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Why Delta Force Waited So Long to Grab a Benghazi Ringleader

In echoes of the raid to capture Osama bin Laden, Delta Force operators practiced on a mock-up of Ahmed abu Khatallah's compound before going into the real thing.

The mission to capture Ahmed abu Khatallah, one of the ringleaders of the September 11, 2012 attacks on the U.S. compound in Benghazi, Libya was more than a year in the making.

In the months leading up to the raid, teams from the Army’s 1st Special Forces Operational Detachment-Delta, or Delta Force, practiced the extradition on a mock-up of abu Khatallah’s compound at Fort Bragg, according to a U.S. military contractor familiar with the planning for the mission. Eventually, it was a Delta Team with embedded FBI agents on Sunday that snagged the man wanted for the murder of Ambassador Chris Stevens, State Department officer Sean Smith and CIA contractors Tyrone Woods and Glen Doherty.

The Obama administration has come under withering criticism because the whereabouts of abu Khatallah have been generally known. Journalists in Libya were able to interview him, critics asked, so why couldn’t American special operators track him down, too?

But other U.S. officials, who spoke to The Daily Beast anonymously because they were not authorized to talk to the press, said the mission to grab abu Khatallah had been planned for more than a year. Indeed, the Benghazi ringleader had been in the sights of Delta Force operators at the end of August, according to these sources, but no order was given at the time. A senior administration official told The Daily Beast that the delay in apprehending the suspect was due in part to requests from the Justice Department to gather appropriate evidence to prosecute him in criminal court.

The practice and patience paid off, apparently. Gen. Martin Dempsey, the chairman of the Joint Chiefs of Staff, said Sunday’s raid resulted in no casualties. A senior administration official told The Daily Beast that the Delta Force team was able to trick abu Khatallah into letting the team into the compound, allowing the special operations team to apprehend the suspect without a fight.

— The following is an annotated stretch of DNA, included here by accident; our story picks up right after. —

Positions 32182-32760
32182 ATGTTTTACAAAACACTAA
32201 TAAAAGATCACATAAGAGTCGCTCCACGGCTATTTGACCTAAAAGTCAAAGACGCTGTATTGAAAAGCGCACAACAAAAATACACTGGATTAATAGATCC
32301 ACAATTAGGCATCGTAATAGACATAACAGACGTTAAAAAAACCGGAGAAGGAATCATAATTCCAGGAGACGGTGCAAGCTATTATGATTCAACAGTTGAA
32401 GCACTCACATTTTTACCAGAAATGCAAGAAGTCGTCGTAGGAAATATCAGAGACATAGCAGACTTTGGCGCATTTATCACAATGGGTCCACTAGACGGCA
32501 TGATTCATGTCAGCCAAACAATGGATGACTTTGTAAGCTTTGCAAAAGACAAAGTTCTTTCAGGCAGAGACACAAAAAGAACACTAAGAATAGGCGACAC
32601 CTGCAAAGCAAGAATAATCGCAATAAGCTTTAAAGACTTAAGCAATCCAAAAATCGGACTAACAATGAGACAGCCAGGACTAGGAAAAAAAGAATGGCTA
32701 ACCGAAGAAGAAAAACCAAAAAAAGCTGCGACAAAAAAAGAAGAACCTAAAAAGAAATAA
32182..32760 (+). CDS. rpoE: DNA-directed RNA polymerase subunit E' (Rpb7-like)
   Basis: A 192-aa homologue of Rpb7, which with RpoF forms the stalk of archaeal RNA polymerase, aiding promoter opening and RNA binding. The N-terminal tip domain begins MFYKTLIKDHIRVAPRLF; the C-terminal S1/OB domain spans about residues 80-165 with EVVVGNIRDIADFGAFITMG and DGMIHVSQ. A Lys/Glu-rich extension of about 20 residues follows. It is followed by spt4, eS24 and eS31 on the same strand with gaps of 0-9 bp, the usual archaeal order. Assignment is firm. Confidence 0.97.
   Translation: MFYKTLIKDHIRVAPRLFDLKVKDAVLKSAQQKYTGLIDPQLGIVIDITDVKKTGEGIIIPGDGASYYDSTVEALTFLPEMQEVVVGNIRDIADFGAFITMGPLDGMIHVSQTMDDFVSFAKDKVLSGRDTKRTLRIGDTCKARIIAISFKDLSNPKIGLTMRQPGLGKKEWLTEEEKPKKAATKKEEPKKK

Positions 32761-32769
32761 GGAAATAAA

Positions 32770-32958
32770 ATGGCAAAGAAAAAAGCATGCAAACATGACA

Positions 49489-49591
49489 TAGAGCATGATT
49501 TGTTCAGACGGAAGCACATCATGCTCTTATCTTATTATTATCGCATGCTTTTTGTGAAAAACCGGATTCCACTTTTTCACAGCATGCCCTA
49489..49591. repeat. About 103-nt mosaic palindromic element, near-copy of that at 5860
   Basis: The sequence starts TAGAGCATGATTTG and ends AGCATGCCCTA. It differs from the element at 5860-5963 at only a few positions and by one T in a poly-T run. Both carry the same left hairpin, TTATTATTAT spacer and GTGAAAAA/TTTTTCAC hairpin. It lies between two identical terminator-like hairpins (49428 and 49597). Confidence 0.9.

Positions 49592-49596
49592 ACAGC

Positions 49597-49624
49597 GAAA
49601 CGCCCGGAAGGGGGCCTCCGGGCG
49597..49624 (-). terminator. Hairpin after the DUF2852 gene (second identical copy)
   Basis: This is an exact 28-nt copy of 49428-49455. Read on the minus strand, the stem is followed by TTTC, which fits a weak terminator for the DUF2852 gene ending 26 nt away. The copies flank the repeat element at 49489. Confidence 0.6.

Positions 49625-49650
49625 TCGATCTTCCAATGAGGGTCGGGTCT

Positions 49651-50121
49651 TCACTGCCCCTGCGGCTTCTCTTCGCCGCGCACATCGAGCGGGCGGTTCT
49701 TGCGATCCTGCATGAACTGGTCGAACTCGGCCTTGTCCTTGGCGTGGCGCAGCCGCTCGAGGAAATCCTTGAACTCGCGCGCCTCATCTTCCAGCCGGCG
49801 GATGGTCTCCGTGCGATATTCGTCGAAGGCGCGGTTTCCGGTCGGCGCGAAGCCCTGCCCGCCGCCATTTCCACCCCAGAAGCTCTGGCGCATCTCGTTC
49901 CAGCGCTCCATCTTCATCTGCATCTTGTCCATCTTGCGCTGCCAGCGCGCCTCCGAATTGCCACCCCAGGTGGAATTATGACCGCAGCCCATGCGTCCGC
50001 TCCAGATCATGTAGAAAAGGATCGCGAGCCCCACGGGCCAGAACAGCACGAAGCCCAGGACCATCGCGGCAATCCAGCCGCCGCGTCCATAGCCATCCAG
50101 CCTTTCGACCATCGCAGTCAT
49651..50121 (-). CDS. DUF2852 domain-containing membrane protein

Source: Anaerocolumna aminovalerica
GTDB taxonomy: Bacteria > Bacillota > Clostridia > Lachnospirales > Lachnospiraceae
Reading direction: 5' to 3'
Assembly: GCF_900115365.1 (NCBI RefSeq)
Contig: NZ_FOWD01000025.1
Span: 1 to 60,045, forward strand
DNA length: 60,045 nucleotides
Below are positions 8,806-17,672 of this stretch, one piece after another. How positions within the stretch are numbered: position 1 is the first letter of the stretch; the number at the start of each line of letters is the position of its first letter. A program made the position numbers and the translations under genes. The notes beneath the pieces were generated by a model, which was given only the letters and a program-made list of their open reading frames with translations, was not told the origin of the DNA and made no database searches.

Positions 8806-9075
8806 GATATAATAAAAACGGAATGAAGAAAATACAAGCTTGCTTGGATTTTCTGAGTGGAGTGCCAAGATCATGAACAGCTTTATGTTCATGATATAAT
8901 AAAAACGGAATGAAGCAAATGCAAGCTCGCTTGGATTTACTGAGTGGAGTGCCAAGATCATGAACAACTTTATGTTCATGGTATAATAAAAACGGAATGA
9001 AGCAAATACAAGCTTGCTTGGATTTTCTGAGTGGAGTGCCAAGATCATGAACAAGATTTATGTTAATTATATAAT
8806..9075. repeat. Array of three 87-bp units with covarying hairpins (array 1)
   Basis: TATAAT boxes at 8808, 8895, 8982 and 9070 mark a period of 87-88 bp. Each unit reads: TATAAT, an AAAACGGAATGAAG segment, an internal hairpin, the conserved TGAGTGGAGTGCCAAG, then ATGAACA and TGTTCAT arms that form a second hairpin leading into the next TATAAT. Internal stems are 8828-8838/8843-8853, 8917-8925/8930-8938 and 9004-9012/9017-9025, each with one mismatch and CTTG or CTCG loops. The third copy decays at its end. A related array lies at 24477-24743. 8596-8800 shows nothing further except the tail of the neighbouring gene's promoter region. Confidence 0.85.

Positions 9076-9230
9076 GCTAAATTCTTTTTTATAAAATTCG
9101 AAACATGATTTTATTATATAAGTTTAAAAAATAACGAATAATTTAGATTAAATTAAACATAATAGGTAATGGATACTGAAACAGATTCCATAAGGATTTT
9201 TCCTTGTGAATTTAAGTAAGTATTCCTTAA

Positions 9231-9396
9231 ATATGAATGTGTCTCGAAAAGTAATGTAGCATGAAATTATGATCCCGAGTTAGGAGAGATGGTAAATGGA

The mission to capture abu Khatallah was something that was considered by top interagency officials in what is known as the deputies committee for months. Unlike the October 5, 2013 capture Abu Anas al-Libi, an accused planner of the 1998 al Qaeda attacks on U.S. embassies in Kenya and Tanzania, the authority to capture abu Khatallah did not derive from the congressional authorization to go to war against al Qaeda.

While House and Senate investigators have said their probes have turned up evidence that the Benghazi attacks were coordinated and planned by people working with al Qaeda affiliates, the U.S. intelligence community has not determined that abu Khatallah was himself connected to al Qaeda. Without such a connection, the U.S. president was not authorized to kill or capture him under the 2001 Authorization for the Use of Military Force against al Qaeda.

Abu Khatallah was, however, indicted for his role in the Benghazi attack. The president, according to U.S. officials, therefore had the authority to send the Delta and FBI team because of the inherent authorities to pursue outlaws wanted by a U.S. court of law.

“Khatallah currently faces criminal charges on three counts, and we retain the option of adding additional charges in the coming days,” said Attorney General Eric Holder in a statement Tuesday. “Even as we begin the process of putting Khatallah on trial and seeking his conviction before a jury, our investigation will remain ongoing as we work to identify and arrest any co-conspirators.”

(Representatives for U.S. Special Operations Command declined to comment for this story.)

While Benghazi has been an issue that has bitterly divided Democrats and Republicans since the attacks in 2012, none of the officials who spoke to The Daily Beast suspected the timing of the mission this week was political. “This is a great win,” the contractor said. “These kinds of things take a long time, you can’t put this on politics.”

The news of abu-Khatallah’s capture was also welcomed by leading Republicans.

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“The world is safer now that Ahmed Abu Khatallah is no longer at liberty, and I congratulate our men and women in uniform for bringing a dangerous terrorist into U.S. Custody,” said Rep. Buck McKeon, the chairman of the Republican House Armed Services Committee. McKeon however stressed that it was “vital” to “fully interrogate” abu Khatallah before allowing him access to a lawyer in order to glean any information he has about terrorist networks in Libya.